Table 2 Comparison between sonographic findings of the liver among studied groups

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Figure 1 a: Ultrasound image shows grade I fatty liver among hyperuricemic patients. b: Grade II fatty liver among hyperuricemic patients.

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Regarding liver enzymes, [Table 3] shows that there is more elevated ALT and AST among hyperuricemic patient who have NAFLD than in individuals with normal UA who have NAFLD, but there is no significant differences between both groups (P=0.32 and 0.24, respectively).
Table 3 Comparison between liver enzymes among nonalcoholic fatty liver disease individuals of both groups

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In this study, [Table 4] shows that the degree of fatty liver (NAFLD) is increased hyperuricemic patients than in individuals with normal UA [13 (68.4%) versus 3 (30%)], with P value of 0.048.
Table 4 Comparison between ultrasound grades of nonalcoholic fatty liver disease among nonalcoholic fatty liver disease individuals of both groups

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  Discussion Top


NAFLD is strongly associated with obesity and metabolic syndrome, and UA could play a role in the pathogenesis of metabolic syndrome through oxidative stress and inflammatory response. UA has been shown to promote lipid peroxidation, which could play a role in initiation and progression of NAFLD [14],[22].

In this study, we observed that patients with hyperuricemia had significantly increased AST and ALT levels more than individuals with normal UA level with (P=0.001 and 0.049, respectively). This result agreed with the study by Liu et al. [23] which showed a positive correlation between both AST and ALT and SUA level. Moreover, Shih et al. [24] showed that individuals with hyperuricemia are more likely to have elevated AST and ALT.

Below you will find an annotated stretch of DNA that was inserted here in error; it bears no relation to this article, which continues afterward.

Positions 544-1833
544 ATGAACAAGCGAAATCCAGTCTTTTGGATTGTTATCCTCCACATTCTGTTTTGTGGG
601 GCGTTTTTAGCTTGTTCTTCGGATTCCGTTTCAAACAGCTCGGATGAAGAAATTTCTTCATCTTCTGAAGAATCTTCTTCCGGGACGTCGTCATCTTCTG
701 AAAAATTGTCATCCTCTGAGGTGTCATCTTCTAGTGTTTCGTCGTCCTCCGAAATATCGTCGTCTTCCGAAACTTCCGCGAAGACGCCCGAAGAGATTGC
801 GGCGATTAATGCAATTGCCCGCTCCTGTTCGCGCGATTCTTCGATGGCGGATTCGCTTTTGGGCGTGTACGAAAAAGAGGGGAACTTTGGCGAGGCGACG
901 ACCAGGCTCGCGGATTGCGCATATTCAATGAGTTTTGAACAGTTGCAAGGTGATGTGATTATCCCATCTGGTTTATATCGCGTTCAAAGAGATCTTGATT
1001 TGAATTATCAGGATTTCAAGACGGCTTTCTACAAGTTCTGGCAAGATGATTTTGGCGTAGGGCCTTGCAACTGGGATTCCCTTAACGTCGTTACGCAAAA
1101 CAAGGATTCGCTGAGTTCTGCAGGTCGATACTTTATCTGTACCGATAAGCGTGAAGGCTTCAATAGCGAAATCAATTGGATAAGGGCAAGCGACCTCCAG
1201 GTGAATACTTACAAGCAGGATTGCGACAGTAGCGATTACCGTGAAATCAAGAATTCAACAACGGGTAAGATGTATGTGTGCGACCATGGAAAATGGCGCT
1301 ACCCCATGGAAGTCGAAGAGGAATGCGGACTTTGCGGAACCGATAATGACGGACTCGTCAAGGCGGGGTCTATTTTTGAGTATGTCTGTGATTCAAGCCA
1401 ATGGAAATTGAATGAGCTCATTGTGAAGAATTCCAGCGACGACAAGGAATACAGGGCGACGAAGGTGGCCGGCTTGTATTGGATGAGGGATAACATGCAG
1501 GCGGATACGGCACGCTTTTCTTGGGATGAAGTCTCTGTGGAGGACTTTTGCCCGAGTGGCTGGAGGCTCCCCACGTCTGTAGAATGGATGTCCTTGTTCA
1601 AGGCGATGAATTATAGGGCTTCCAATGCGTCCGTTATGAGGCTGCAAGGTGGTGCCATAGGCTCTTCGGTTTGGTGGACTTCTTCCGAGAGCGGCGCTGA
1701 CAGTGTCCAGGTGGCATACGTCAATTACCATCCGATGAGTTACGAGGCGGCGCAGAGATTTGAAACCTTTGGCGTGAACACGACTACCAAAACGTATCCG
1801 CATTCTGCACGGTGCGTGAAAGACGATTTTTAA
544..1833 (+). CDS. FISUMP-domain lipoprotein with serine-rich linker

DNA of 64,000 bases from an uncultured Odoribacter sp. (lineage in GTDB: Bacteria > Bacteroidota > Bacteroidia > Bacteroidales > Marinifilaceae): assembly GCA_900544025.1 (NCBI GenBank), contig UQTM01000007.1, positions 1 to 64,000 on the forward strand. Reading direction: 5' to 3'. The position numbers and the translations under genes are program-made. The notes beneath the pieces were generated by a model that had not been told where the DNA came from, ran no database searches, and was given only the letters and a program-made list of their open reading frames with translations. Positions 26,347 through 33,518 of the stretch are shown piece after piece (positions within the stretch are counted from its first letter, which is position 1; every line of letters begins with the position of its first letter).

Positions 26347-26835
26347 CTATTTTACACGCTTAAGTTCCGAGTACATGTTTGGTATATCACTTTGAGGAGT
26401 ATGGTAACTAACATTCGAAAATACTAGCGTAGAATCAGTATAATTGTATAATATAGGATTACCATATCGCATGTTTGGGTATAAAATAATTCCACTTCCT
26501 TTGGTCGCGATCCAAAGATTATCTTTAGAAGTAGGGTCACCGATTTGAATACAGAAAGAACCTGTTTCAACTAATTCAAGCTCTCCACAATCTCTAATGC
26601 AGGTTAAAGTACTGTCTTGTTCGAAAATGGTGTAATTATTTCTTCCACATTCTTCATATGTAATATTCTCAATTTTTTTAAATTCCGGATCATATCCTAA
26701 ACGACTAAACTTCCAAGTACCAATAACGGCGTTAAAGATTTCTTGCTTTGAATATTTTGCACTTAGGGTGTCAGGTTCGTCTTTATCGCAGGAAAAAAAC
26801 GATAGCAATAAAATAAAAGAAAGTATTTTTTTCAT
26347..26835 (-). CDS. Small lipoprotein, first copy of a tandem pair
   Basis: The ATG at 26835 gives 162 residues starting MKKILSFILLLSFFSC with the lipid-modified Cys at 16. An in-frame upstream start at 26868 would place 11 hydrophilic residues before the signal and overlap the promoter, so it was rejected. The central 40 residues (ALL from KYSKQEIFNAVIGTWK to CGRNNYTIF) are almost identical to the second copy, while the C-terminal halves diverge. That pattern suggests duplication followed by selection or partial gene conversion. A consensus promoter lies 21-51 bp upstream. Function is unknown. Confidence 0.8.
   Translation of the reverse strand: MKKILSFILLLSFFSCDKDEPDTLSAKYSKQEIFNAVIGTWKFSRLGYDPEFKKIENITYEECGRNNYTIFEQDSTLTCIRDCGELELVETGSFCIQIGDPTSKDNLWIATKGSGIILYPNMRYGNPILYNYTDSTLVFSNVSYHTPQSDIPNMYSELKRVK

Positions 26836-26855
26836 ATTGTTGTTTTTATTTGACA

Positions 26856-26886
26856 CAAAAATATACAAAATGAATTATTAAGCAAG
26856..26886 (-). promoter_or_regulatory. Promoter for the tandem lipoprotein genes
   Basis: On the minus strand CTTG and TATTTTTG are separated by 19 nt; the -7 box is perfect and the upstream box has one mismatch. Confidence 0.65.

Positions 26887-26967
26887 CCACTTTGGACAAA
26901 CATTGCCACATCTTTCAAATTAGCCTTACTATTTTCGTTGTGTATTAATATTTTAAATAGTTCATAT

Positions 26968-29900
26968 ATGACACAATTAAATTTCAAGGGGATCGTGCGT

Although our study showed that 38% of patients with high SUA had NAFLD and 20% of individuals with normal SUA had NAFLD, when we compared the level of ALT and AST levels in individuals with of both groups, we found that ALT and AST levels are nearly equal in individual with NAFLD of both groups, with no significant statistical relationship between both groups, with P values of 0.32 and 0.24, respectively.

Regarding to lipid profile parameters of the studied groups, our study showed that there was no significant statistical difference in serum cholesterol and triglyceride between studied groups, with P values of 0.28 and 0.093, respectively. This result agreed with the study by Huang et al. [25], which showed that there was no significant statistical difference in serum cholesterol and triglyceride between hyperuricemic individuals and individuals with normal UA, with P values of 0.926 and 0.248, respectively. Moreover, this study showed that there was a significant increase in serum LDL in hyperuricemic patients more than individuals with normal UA level, with P value of 0.01, which agreed with the results of Huang et al. [25], which showed significant increase in LDL in hyperuricemic patients more than individuals with normal UA level, with P value of 0.028. The significant increase in LDL in hyperuricemic patients more than individuals with normal UA level may be explained by that LDL has strong relation to metabolic syndrome in which NAFLD is included.